There are 65 Sites of Special Scientific Interest (SSSI) in Staffordshire at risk of Fracking today following the government’s U-turn to protect these sites from the exploitation of the shale gas industry.
The Department of Energy and Climate Change (DECC) has laid draft regulations before parliament on 16th July covering which areas would be protected from fracking and has confirmed that these important wildlife and countryside protection sites would not be protected under the regulations and that exploration for shale gas would no longer be prevented in SSSI sites.
A DECC spokesman said: “We consider that their [SSSI’s] protections are adequate under the planning system. Developments won’t normally be permitted if they were going to have an adverse impact on a SSSI. The number of them would have an adverse effect on the development of the shale gas industry.”
Fracking will still be excluded from national parks, areas of outstanding natural beauty, the Broads and world heritage sites under the new plans, though shale companies will be allowed to put a rig outside a national park and drill horizontally underneath it.
The draft regulations, which will be debated in September, also state that fracking would be allowed under protected groundwater source areas, where drinking water is gathered. Even under the most sensitive of those groundwater areas (SPZ1s), fracking will be allowed so long as it is at depths of more than 1,200 metres. A limit deeper than that would “hinder the exploitation of potentially valuable shale gas reserves”, the regulations said. No public consultation was held on either the dropping of SSSIs from the list of protected areas from where fracking would be excluded, or how deep the groundwater limits should be set. SSSIs are described by government officials as the “best of our wildlife, geological and physiographical heritage”.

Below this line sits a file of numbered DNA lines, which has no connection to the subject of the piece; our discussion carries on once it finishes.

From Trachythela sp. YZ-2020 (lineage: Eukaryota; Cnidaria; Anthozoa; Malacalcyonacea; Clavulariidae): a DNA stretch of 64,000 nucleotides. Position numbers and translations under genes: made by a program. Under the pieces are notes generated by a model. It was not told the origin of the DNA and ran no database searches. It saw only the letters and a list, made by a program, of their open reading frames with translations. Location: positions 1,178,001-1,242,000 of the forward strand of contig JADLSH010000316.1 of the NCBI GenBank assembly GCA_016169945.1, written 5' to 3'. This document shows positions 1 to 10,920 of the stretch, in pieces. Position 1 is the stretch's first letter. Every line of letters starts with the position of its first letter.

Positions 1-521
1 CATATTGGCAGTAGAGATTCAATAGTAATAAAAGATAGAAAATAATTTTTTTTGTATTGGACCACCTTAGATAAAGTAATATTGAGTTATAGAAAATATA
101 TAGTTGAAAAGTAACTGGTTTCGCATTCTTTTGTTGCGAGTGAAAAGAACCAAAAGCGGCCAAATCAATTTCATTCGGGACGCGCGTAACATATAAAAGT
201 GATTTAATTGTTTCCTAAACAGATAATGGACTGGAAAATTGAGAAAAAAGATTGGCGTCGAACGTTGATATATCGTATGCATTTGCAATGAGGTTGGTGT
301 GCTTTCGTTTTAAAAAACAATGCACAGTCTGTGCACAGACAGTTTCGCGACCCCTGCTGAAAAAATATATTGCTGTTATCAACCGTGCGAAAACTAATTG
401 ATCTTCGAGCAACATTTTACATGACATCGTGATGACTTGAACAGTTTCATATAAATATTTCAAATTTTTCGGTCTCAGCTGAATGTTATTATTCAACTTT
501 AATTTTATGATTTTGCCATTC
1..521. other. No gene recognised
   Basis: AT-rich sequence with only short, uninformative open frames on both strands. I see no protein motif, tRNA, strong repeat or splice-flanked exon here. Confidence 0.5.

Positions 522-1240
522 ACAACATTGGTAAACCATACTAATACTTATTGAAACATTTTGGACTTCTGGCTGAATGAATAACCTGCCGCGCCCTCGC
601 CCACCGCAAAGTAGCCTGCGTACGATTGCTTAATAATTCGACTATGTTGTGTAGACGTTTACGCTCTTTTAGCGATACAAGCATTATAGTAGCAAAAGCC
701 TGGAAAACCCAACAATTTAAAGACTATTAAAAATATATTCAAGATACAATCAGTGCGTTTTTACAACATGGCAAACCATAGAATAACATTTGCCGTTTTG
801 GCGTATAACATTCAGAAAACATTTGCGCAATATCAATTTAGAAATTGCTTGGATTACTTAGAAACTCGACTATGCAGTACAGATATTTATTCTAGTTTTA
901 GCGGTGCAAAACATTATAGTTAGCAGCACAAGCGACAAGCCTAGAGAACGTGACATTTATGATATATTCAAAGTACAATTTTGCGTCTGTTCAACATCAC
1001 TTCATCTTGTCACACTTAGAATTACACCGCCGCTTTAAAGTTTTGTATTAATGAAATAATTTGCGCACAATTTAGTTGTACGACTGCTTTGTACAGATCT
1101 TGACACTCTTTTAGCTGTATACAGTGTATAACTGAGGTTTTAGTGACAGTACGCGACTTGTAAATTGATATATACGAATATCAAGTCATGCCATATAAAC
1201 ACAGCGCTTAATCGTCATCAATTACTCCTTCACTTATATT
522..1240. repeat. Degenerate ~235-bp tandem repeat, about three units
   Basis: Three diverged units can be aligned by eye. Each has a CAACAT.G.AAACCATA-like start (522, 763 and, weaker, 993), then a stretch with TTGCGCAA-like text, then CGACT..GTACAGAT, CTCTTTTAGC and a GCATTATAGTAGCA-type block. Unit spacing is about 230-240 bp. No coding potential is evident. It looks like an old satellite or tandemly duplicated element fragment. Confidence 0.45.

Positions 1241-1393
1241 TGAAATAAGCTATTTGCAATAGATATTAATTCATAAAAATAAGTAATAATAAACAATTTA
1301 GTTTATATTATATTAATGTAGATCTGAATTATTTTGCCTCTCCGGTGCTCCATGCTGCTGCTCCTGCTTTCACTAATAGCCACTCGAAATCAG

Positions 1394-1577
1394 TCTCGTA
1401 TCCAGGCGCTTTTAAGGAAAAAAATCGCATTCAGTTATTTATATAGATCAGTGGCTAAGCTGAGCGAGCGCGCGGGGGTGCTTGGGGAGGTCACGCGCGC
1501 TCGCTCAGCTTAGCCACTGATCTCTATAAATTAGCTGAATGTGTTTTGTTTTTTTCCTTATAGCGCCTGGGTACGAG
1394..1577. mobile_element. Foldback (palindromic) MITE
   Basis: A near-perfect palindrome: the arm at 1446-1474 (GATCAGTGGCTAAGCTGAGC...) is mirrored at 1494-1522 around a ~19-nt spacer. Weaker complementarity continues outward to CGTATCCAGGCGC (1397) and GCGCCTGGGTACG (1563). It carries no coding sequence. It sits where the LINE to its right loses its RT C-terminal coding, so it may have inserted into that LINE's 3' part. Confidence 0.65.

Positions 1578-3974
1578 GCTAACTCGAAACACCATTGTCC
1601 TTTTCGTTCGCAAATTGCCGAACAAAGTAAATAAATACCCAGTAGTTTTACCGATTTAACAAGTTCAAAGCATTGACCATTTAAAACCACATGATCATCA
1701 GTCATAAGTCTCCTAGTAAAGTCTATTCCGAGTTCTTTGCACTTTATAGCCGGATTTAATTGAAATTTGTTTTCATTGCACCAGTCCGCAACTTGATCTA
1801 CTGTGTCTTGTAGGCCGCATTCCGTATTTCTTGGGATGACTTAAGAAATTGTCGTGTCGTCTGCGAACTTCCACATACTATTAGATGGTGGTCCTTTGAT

The latest announcement comes in the same week an industry-backed task force published a new report arguing the government’s regulatory regime should be strengthened further, primarily through the introduction of independent monitoring of fracking wells
My comment to the press as Cannock Chase Local Party Co-ordinator
“This is another attack on the beautiful Staffordshire Countryside and I call upon our MP Amanda Milling, as well as all other Staffordshire MP’s, to oppose this legislation and ensure we have adequate protection for our Countryside from this environmentally unsafe practice”
“We continue to highlight the plight of our countryside from the effects of austerity with plans from the local authority to consider private management or ownership of up to 6000 acres of Staffordshire countryside and this is further attack on our heritage. We are custodians of the area and have a responsibility to future generations to protect the integrity of our green spaces. Fracking represents the worst form of exploitation with an unproven technology which would create untold damage to the area. We are grateful for the support of over 9,400 people in highlighting the protection of the Staffordshire Countryside and ask others to sign up to our petition https://you.38degrees.org.uk/petitions/save-staffordshire-countryside-aonb to ensure we maintain our much loved green spaces”
I will also be writing another post regarding Fracking in the County “Minerals Local Plan 2015-2030”.